Islamic State tightens grip on Iraq-Syria border
A tribal leader says Islamic State militants have seized another town in Iraq's western Anbar province, less than a week after capturing the provincial capital, Ramadi.
Sheikh Rafie al-Fahdawi said Friday that the small town of Husseiba fell overnight. He says police and tribal fighters withdrew after running out of ammunition.
Husseiba is about seven kilometers (four miles) east of Ramadi, where IS militants routed Iraqi forces in their most significant advance in nearly a year.
IS consolidated its control of the Iraq-Syria border Friday after capturing an Iraqi provincial capital and a Syrian heritage site in an offensive that has forced a review of US strategy.
The extremists, who now control roughly half of Syria, reinforced their self-declared "caliphate" with the capture of the Al-Tanaf to Al-Walid crossing on the Damascus-Baghdad highway late on Thursday.
It was the last border crossing with Iraq still held by the Damascus government. Except for a short section of frontier in the north under Kurdish control, all the rest are now held by IS.
The militant surge, which has also seen them capture Anbar capital Ramadi and the ancient Syrian city of Palmyra in the past week, comes despite eight months of US-led air strikes aimed at pushing them back.
It has sparked an exodus of tens of thousands of fearful civilians in both countries and raised fears that the extremists will repeat at Palmyra the destruction they have already wreaked at ancient sites in Iraq.
President Barack Obama played down the IS advance as a tactical "setback" and denied the US-led coalition was "losing" to IS.
But French President Francois Hollande said the world must act to stop the extremists and save Palmyra.
UNESCO chief Irina Bokova called the 1st and 2nd Century ruins "the birthplace of human civilisation", adding: "It belongs to the whole of humanity and I think everyone today should be worried about what is happening."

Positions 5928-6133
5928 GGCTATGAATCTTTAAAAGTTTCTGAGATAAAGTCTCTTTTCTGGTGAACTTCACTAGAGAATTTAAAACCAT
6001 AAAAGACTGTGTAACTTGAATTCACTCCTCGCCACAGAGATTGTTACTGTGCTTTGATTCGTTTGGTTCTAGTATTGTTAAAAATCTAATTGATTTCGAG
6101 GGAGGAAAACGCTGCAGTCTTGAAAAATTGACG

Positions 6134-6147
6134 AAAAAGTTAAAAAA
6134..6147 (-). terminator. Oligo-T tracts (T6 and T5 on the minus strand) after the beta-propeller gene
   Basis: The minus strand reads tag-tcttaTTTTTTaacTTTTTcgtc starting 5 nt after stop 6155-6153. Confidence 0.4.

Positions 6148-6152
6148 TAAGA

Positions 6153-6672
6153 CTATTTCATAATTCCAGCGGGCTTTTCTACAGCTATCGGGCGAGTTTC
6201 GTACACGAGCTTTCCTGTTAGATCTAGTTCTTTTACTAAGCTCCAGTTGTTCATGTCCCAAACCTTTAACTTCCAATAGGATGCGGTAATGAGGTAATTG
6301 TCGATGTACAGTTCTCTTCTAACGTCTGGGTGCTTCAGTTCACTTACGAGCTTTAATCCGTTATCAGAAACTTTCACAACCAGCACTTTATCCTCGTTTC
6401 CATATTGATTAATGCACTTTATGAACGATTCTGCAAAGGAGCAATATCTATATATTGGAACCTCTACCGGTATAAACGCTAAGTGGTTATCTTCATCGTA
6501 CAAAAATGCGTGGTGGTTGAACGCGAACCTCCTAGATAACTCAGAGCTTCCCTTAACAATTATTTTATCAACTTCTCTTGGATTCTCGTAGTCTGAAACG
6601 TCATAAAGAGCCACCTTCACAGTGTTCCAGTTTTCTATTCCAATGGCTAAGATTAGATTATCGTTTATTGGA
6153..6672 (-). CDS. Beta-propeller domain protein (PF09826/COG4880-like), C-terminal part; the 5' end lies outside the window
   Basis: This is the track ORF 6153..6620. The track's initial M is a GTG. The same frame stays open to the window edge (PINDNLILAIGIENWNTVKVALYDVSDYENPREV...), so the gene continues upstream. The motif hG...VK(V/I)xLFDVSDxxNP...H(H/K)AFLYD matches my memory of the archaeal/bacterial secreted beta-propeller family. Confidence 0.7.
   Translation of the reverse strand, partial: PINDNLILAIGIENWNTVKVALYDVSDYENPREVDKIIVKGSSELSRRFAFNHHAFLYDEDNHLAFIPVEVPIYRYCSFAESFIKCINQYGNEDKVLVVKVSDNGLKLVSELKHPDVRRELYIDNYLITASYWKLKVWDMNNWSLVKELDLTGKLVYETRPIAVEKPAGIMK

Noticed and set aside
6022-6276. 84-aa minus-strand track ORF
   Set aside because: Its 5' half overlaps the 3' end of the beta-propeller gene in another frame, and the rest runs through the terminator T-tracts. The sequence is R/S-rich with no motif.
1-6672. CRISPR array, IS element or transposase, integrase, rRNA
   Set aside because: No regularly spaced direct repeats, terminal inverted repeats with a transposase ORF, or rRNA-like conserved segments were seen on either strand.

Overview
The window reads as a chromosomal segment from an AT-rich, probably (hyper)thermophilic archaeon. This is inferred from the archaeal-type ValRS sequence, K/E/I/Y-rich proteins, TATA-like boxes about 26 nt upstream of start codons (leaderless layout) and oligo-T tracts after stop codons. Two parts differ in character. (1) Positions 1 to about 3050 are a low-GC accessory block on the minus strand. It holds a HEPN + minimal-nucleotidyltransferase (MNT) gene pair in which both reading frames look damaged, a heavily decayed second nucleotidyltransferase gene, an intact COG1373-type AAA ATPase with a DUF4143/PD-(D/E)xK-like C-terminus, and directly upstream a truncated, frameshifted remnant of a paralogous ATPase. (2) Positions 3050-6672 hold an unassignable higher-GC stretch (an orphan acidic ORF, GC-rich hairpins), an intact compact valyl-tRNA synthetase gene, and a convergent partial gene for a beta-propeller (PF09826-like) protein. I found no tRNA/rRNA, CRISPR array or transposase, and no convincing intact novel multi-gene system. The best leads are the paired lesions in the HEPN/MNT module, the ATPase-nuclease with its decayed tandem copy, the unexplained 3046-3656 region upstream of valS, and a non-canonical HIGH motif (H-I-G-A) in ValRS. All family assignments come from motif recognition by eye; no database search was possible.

As the militant fanned out across Palmyra on Thursday, they went door to door murdering suspected loyalists of the Damascus government, the Syrian Observatory for Human Rights said.
At least 17 people were killed, the Britain-based monitoring group said.
Syrian state media said loyalist troops withdrew after "a large number of IS terrorists entered the city," which lies at a strategic crossroads between Damascus and the Iraqi border to the east.
IS proclaimed Palmyra's capture online and posted video and stills footage of its fighters in the city's air base and prison, long notorious for its detention of regime opponents.
IS sparked international outrage this year when it blew up the ancient Assyrian city of Nimrud in northern Iraq.
Syria's antiquities director Mamoun Abdulkarim said he feared a similar fate awaits Palmyra, and urged the world to "mobilise" to save it.
Half of Syria
IS now controls "more than 95,000 square kilometres (38,000 square miles) in Syria, which is 50 percent of the country's territory," the Observatory said.
Fabrice Balanche, a French expert on Syria, said "IS now dominates central Syria, a crossroads of primary importance" that could allow it to advance towards the capital and third city Homs.
Matthew Henman, head of IHS Jane's Terrorism and Insurgency Centre, said the IS advance boosted its claim to be the most effective of the armed groups fighting to overthrow President Bashar al-Assad.
"It reinforces IS's position as the single opposition group that controls the most territory in Syria," he said.
The rivals of IS, Al-Qaeda affiliate Al-Nusra Front, have also been on the offensive as part of a rebel alliance that has stormed through nearly all of the northwestern province of Idlib.
The Islamist rebels on Friday overran a hospital in the town of Jisr al-Shughur where at least 150 regime forces and dozens of civilians were trapped for nearly a month, the Observatory said.
It said dozens managed to escape but despite a pledge from President Bashar al-Assad to rescue them, others were killed.
Palmyra's takeover came days after IS seized the Iraqi city of Ramadi, their most significant victory since their lighting advance across swathes of northern Iraq last summer.
On Thursday, IS pushed further and seized Iraqi positions east of Ramadi, officials said.
Obama blamed the fall of Ramadi on a lack of training and reinforcements for the city's garrison.
"I don't think we're losing," he told news magazine The Atlantic.
"The training of Iraqi security forces, the fortifications, the command-and-control systems are not happening fast enough in Anbar, in the Sunni parts of the country."
One of Iraq's leading Sunni Arab politicians, Deputy Prime Minister Saleh Mutlaq, called for a change of US strategy.
Recruiting Sunni tribes is "important but not enough," he said, adding that in any case it was "too late".